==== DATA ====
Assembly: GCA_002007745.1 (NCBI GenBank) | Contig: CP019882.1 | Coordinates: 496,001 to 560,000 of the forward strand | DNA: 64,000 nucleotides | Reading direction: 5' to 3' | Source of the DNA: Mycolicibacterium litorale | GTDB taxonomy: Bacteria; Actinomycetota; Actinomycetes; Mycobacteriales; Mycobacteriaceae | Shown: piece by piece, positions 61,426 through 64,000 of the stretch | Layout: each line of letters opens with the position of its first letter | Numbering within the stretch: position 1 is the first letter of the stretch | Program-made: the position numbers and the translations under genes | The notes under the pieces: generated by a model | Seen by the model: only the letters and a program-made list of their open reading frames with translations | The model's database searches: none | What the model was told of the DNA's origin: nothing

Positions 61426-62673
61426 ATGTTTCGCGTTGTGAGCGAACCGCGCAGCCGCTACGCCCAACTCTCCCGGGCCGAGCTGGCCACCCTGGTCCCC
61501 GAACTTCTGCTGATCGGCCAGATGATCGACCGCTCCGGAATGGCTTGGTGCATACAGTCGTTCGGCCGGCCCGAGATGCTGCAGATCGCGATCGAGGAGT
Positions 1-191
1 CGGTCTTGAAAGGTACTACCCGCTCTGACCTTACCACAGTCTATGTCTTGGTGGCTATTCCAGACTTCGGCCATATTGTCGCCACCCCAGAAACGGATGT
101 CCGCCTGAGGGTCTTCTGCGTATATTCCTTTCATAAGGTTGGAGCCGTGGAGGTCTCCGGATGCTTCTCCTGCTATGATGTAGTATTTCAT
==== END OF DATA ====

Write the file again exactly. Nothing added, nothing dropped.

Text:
Assembly: GCA_002007745.1 (NCBI GenBank) | Contig: CP019882.1 | Coordinates: 496,001 to 560,000 of the forward strand | DNA: 64,000 nucleotides | Reading direction: 5' to 3' | Source of the DNA: Mycolicibacterium litorale | GTDB taxonomy: Bacteria; Actinomycetota; Actinomycetes; Mycobacteriales; Mycobacteriaceae | Shown: piece by piece, positions 61,426 through 64,000 of the stretch | Layout: each line of letters opens with the position of its first letter | Numbering within the stretch: position 1 is the first letter of the stretch | Program-made: the position numbers and the translations under genes | The notes under the pieces: generated by a model | Seen by the model: only the letters and a program-made list of their open reading frames with translations | The model's database searches: none | What the model was told of the DNA's origin: nothing

Positions 61426-62673
61426 ATGTTTCGCGTTGTGAGCGAACCGCGCAGCCGCTACGCCCAACTCTCCCGGGCCGAGCTGGCCACCCTGGTCCCC
61501 GAACTTCTGCTGATCGGCCAGATGATCGACCGCTCCGGAATGGCTTGGTGCATACAGTCGTTCGGCCGGCCCGAGATGCTGCAGATCGCGATCGAGGAGT
Positions 1-191
1 CGGTCTTGAAAGGTACTACCCGCTCTGACCTTACCACAGTCTATGTCTTGGTGGCTATTCCAGACTTCGGCCATATTGTCGCCACCCCAGAAACGGATGT
101 CCGCCTGAGGGTCTTCTGCGTATATTCCTTTCATAAGGTTGGAGCCGTGGAGGTCTCCGGATGCTTCTCCTGCTATGATGTAGTATTTCAT